Physical Activity Guidelines To Change For The First Time In 10 Years
RACHEL MARTIN, HOST:
The federal government has just released updated physical activity recommendations. And it's not a big surprise part of the advice is for all of us to just move more. NPR's Allison Aubrey reports it's the first time the guidelines have changed in 10 years.
ALLISON AUBREY, BYLINE: In 1960, about half of all workers in the U.S. had jobs that required moderately intense physical activity. There were lots of factory workers, farmers. And more people spent more energy just going about their daily lives.
TIM CHURCH: This whole idea of sitting for a living - it's a very recent phenomenon in the history of mankind.
AUBREY: That's physician and researcher Tim Church of the Pennington Biomedical Research Center. He has shown that compared to the 1960s, workers in the U.S. burn about 140 fewer calories per day. Combine this with eating more, and Church says society is paying a steep price.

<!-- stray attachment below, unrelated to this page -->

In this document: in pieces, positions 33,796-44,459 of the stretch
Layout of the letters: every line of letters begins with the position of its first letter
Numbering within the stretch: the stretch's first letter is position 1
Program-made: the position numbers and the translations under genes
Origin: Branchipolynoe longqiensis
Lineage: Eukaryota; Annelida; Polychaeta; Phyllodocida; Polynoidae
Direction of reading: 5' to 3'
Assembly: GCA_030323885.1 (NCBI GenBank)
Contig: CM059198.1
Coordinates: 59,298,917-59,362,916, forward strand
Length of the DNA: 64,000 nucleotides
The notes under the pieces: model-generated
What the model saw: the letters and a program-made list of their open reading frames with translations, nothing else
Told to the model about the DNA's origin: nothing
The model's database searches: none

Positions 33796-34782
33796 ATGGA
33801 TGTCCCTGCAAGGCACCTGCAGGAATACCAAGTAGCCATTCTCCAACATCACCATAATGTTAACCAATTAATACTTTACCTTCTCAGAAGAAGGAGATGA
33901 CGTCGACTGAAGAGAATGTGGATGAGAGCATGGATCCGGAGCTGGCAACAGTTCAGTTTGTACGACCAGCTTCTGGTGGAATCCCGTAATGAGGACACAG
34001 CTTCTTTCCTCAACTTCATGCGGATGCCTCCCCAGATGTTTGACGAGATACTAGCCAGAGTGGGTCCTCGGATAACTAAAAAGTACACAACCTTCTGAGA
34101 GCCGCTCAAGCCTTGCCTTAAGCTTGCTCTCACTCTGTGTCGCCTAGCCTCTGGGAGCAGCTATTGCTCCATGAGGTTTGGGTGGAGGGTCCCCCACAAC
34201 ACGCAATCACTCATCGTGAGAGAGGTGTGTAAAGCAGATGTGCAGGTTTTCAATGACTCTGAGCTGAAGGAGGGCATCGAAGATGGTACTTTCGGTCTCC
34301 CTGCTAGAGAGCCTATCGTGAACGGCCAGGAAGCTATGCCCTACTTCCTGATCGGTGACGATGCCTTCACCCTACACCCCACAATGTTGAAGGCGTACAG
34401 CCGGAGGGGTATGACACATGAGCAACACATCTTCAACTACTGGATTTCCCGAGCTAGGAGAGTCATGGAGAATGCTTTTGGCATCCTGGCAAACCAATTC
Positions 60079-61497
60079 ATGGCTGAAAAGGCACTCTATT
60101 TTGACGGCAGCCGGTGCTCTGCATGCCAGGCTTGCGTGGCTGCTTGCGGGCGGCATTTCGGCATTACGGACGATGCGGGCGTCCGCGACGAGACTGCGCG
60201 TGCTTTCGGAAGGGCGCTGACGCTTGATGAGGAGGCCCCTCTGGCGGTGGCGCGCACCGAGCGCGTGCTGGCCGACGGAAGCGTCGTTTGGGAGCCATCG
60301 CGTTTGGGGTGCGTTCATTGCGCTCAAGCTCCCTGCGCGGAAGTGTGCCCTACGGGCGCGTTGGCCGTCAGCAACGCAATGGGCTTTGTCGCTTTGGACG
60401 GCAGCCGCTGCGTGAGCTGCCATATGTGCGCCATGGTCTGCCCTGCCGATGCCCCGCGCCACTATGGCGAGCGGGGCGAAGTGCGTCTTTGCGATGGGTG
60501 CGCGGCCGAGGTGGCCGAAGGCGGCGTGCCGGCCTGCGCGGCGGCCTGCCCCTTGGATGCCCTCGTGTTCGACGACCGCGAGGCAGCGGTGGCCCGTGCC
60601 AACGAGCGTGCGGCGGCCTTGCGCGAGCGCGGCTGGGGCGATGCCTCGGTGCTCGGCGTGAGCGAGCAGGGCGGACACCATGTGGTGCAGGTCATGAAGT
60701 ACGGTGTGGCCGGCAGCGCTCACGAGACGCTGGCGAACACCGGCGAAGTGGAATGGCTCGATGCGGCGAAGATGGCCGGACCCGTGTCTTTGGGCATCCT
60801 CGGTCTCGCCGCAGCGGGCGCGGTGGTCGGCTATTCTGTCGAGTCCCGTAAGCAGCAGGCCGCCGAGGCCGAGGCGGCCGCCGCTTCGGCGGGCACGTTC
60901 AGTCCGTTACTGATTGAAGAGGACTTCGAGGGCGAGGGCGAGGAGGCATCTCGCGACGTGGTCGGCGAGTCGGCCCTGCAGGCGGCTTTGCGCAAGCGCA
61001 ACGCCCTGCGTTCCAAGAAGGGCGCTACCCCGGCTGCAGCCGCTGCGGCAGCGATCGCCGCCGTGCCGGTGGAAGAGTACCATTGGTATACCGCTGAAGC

CHURCH: The obesity epidemic, which has led to the diabetes epidemic.
AUBREY: The good news is we can offset the negative consequences of a sedentary lifestyle. And one way to get motivated is to understand what happens within minutes of setting out on a walk or a bike ride.
CHURCH: Once you get the blood rushing through the vessels, you already start having physiological benefits.
AUBREY: People who maintain a regular exercise habit, about 20 to 30 minutes a day on average, reduce the long-term risks of lots of diseases from cancers and heart attacks to dementia. Exercise can also elevate your mood. Here's researcher Kathleen Janz of the University of Iowa.
KATHLEEN JANZ: Every time you're active, you think better, you sleep better and you feel better.
AUBREY: Which can translate into a better quality of life and more productivity. And for kids, it can mean better grades. Chuck Hillman of Northeastern University has studied the effects of a single workout on academic performance.
CHUCK HILLMAN: Following a single bout of exercise, we find benefits to reading comprehension and arithmetic. And what's interesting is in some of our studies, we've actually shown that the benefits to academic achievement are a full grade-level increase.
AUBREY: These immediate benefits can fade pretty quickly, so the best prescription for exercise is a daily dose. Allison Aubrey, NPR News. Transcript provided by NPR, Copyright NPR.